It is much easier to condemn police wrongdoing than it is to fix it. How, for example, do you reform a Chicago Police Department that suffers not from a few bad apples but from a rotten culture of racist policing and official impunity? A city task force empaneled by Democratic Mayor Rahm Emanuel attempted an answer in a report made public last week.
The depth of the problem came to national attention with the outrageous killing of Laquan McDonald, an African American man whom police shot 16 times. Officers told a false story about the threat that McDonald posed. Video that contradicted their account was withheld by the city for a year. Prosecutors were slow to act.
The independent review board meant to investigate police abuse turned out to be little more than a rubber stamp run by former law enforcement officials. It examined roughly 400 officer-involved shootings since 2007 – and found problems in precisely one case. The review board and the police Bureau of Internal Affairs failed to fully investigate nearly half the complaints they received between 2011 and 2015. Collective bargaining agreements, which discourage officers from reporting on each other and which give officers 24 hours to get their story straight with partners before making statements, “essentially turned the code of silence into official policy,” the panel found.
This broken accountability system has enabled terrible practices. Three-quarters of police shootings between 2008 and 2015 killed or injured African Americans. Chicago police stop people, the vast majority black, at a much higher rate than do police in other major cities. In 2013, Chicago police searched African American drivers at four times the rate of whites, even though they found contraband twice as often on white drivers. Unsurprisingly, the panel found that the Chicago Police Department suffers from widespread mistrust, particularly in the African American community.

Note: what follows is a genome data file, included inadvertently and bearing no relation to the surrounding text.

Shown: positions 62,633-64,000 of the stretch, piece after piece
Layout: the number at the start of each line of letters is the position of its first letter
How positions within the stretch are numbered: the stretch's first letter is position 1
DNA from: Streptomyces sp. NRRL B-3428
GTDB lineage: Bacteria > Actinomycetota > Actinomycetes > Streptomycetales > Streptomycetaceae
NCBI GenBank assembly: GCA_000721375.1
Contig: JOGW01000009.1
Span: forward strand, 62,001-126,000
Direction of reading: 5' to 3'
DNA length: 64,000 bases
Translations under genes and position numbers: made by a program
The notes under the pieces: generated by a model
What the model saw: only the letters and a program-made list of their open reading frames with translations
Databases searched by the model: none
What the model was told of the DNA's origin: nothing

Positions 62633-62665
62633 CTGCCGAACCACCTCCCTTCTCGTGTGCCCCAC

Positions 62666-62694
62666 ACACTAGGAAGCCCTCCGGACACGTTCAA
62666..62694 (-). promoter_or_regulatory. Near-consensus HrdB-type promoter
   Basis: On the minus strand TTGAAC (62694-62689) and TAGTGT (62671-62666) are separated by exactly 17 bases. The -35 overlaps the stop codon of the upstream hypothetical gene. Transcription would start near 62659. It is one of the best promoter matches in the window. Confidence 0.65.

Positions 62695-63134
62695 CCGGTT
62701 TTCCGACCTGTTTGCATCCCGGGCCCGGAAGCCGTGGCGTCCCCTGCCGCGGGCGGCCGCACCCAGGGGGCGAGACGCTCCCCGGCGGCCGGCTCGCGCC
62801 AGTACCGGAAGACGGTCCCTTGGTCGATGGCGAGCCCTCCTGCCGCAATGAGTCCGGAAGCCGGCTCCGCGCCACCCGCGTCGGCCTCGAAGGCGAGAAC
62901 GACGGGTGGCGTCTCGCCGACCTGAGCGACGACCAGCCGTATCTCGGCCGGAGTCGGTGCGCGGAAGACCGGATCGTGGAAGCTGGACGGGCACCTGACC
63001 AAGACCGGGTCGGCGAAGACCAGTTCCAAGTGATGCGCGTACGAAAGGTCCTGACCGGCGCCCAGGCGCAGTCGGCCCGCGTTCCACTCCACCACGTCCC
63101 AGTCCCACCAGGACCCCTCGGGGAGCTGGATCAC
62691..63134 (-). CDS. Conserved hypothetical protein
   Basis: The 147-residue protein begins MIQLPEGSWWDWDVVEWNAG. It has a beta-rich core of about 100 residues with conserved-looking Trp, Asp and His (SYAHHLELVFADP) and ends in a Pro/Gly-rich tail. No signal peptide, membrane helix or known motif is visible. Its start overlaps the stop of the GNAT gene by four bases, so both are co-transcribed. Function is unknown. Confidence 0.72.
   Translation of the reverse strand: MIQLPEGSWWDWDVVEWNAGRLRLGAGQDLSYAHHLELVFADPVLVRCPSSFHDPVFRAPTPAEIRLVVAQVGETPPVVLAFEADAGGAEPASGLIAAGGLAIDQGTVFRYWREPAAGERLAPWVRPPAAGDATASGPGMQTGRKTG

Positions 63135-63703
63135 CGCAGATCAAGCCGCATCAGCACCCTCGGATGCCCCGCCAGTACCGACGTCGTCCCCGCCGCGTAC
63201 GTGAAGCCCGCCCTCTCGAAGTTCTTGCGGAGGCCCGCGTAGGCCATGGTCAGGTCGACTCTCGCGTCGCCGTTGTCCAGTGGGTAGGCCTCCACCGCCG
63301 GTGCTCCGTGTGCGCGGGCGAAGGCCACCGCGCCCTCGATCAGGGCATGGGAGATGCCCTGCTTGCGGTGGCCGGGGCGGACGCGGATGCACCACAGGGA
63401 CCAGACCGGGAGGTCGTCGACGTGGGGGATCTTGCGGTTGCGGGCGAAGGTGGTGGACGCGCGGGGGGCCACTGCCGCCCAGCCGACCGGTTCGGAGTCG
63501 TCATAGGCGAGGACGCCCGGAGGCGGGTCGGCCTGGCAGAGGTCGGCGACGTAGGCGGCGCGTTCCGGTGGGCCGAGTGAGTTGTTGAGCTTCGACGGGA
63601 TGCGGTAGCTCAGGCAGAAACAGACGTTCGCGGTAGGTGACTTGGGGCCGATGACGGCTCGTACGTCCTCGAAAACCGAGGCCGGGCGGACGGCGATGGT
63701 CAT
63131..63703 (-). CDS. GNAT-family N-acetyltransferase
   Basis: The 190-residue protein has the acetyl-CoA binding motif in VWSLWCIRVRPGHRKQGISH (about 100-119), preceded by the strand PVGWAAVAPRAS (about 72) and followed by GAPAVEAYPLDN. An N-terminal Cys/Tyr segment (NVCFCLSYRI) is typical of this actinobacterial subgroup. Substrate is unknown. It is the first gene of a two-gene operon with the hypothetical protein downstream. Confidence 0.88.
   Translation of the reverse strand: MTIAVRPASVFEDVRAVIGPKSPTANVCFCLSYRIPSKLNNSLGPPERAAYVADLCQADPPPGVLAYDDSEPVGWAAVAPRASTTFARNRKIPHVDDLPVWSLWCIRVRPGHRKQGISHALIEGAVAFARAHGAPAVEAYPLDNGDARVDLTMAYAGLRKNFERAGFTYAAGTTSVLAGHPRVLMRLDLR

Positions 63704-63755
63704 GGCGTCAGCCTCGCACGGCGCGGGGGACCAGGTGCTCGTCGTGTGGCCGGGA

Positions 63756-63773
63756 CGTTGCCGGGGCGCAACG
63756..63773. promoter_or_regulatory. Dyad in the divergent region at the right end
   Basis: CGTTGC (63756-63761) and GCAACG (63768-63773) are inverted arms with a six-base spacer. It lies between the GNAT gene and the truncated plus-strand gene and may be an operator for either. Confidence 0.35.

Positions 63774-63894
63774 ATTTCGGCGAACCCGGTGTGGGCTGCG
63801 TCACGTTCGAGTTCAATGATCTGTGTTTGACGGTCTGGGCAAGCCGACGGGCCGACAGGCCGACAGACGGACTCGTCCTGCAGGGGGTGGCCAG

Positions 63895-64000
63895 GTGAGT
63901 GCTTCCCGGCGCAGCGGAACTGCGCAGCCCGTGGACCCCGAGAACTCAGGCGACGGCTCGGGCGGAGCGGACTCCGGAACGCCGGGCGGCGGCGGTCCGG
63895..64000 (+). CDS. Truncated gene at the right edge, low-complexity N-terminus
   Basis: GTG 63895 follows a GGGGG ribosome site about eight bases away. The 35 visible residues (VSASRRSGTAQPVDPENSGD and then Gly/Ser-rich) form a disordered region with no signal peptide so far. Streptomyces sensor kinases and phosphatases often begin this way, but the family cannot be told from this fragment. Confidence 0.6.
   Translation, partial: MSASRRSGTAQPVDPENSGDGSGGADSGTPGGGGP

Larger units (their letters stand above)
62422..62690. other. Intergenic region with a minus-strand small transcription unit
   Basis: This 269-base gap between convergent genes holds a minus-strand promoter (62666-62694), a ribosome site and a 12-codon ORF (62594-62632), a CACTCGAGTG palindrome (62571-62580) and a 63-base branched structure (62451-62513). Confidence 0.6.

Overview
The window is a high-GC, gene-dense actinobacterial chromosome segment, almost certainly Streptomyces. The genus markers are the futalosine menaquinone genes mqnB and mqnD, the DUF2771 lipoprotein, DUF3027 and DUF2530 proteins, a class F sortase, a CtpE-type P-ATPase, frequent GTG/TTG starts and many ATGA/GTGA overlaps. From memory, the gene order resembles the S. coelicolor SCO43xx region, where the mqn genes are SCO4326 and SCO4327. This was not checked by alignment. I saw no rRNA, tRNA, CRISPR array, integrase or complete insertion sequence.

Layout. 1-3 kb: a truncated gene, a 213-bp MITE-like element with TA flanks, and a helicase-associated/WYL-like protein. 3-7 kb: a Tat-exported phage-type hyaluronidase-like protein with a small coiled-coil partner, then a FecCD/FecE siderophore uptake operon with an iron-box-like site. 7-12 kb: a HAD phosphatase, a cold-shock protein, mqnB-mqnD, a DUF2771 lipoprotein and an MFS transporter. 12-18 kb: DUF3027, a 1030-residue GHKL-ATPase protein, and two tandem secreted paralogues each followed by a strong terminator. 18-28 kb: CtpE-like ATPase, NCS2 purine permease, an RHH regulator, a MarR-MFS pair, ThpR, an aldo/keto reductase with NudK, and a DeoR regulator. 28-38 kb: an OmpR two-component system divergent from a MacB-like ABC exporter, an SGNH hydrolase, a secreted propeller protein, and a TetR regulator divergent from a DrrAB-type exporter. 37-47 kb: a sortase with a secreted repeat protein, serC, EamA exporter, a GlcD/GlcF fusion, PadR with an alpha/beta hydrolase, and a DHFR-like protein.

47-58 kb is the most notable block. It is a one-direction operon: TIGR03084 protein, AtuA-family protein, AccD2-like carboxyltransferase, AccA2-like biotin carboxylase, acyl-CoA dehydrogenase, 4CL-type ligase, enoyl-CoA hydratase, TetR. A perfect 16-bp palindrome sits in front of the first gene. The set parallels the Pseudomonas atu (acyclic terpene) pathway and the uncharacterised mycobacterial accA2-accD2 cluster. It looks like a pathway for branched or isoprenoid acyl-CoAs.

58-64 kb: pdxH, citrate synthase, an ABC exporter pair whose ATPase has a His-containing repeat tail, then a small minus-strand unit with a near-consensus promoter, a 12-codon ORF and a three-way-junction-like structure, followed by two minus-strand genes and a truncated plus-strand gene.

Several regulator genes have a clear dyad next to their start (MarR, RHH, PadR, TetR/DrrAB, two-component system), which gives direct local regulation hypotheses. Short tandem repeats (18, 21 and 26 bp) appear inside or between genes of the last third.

Better training is no doubt part of the solution, but hardly enough. The task force recommends creating and adequately staffing a new civilian oversight board and an inspector general’s office to provide another layer of independent oversight. It proposes publication of data on arrests, stops and other police behavior. Collective bargaining agreements must also be revised. Noting that many of the people police pick up are unaware of their rights and legal protections, the panel wants arrestees to be able to call lawyers or family members within an hour of being detained. The task force also recommends expanding the city’s body camera program and monitoring young officers to spot and correct improper conduct early.
A federal investigation of the Chicago police continues. The Justice Department should demand wide-reaching reforms, particularly if the city does not move swiftly to implement the task force’s recommendations.